Some, but not all, of the NCFCA and Stoa tournaments, and all of the NSDA scrimmages and tournaments, will be held online this season, so there’s no travel involved for those events this year.
What Does It Cost?¶
At the moment, the club does not charge any participation fees. We provide this service because it’s a service that needs to be provided. That being said, participation is not necessarily free, as there are a number of costs that you may need to pay, depending on what you want to do.
As the club grows, if we wind up needing to rent space for our events, we’ll need to defray that cost somehow.
Any materials the club provides will be provided free of charge; however, both parents and students alike can benefit significantly by investing in additional learning materials (curricula, books, etc.). Check out our Resources page to see our recommendations.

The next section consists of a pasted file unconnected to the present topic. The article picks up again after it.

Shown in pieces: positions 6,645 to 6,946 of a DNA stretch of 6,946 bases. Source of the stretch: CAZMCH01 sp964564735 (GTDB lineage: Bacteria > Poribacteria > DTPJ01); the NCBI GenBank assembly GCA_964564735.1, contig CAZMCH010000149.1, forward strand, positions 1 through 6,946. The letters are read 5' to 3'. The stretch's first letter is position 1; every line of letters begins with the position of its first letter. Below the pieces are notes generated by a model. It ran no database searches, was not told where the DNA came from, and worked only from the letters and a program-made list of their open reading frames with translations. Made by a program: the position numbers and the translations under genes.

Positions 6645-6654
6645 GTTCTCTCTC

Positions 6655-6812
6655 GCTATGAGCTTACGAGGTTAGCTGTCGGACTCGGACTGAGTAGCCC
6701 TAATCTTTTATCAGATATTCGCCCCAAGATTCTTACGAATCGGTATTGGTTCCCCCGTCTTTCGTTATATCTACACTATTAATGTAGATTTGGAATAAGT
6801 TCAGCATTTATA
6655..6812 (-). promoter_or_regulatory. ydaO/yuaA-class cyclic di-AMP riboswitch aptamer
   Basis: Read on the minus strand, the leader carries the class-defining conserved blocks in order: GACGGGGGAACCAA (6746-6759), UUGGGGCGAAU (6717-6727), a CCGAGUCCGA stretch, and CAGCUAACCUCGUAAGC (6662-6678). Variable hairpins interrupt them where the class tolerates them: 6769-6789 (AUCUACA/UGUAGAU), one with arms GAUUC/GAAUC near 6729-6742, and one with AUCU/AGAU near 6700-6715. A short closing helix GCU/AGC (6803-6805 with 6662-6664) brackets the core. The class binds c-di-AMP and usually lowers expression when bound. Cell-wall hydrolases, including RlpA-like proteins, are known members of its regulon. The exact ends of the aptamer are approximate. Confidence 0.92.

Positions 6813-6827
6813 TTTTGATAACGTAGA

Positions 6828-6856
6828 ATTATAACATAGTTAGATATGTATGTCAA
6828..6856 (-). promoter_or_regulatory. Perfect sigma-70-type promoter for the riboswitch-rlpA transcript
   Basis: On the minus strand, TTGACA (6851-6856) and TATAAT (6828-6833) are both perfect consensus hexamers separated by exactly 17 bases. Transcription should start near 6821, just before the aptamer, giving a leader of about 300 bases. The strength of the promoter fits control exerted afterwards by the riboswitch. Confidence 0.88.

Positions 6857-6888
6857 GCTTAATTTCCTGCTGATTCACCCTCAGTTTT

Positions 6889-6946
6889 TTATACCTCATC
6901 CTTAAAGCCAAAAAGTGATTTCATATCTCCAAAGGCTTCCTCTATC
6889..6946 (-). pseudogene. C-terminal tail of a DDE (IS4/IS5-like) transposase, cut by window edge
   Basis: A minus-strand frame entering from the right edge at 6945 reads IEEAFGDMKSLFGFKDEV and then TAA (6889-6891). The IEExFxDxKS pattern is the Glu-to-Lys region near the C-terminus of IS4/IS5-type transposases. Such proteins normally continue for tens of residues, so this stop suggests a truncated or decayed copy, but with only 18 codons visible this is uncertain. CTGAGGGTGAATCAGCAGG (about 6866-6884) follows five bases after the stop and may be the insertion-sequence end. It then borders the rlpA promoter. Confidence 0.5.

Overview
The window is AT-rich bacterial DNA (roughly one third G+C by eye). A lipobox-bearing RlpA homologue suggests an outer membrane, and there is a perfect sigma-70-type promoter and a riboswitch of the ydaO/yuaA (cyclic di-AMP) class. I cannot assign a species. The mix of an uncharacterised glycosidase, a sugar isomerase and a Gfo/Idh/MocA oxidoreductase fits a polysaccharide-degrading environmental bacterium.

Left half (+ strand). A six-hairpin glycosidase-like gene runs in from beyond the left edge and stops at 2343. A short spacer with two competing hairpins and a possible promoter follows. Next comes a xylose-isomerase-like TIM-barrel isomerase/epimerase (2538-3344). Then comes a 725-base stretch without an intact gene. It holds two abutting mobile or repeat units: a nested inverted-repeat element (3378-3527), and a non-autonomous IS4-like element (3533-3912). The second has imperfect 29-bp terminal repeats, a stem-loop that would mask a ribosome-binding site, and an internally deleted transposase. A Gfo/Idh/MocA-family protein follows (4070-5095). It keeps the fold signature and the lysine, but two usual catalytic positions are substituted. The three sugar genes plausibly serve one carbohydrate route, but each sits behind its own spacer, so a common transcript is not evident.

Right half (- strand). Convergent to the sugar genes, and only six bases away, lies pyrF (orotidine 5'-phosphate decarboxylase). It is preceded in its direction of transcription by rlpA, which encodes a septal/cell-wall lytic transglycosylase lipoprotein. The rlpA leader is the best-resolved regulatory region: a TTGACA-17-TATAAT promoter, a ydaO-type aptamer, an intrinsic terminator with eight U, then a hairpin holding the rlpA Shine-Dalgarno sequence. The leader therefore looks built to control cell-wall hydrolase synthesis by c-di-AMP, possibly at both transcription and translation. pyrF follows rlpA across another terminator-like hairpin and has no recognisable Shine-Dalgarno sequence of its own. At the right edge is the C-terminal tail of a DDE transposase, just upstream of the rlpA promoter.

National League Dues¶
Each of the national competition leagues has its own annual registration fee, ranging from $20 per student to $150 per family. Which of these you pay will depend on the tournaments you want to take part in. See the links below for full details:
If you wish to compete in NSDA tournaments through the NMSDA, we’ll need to connect you with your local high school team, which will likely have its own dues or payment structure.
Competition Registration Fees¶
Throughout the year it will be possible for students to compete in various tournaments or scrimmages. Registration fees will vary, but tend to be around $10 per competition event. Regional or national championships will be a bit more expensive (up to $75), but those happen less frequently. Again, the total cost to you is going to depend on how much you want to compete, both in how many events you’d like to do at a tournament, and how many tournaments you’d like to participate in.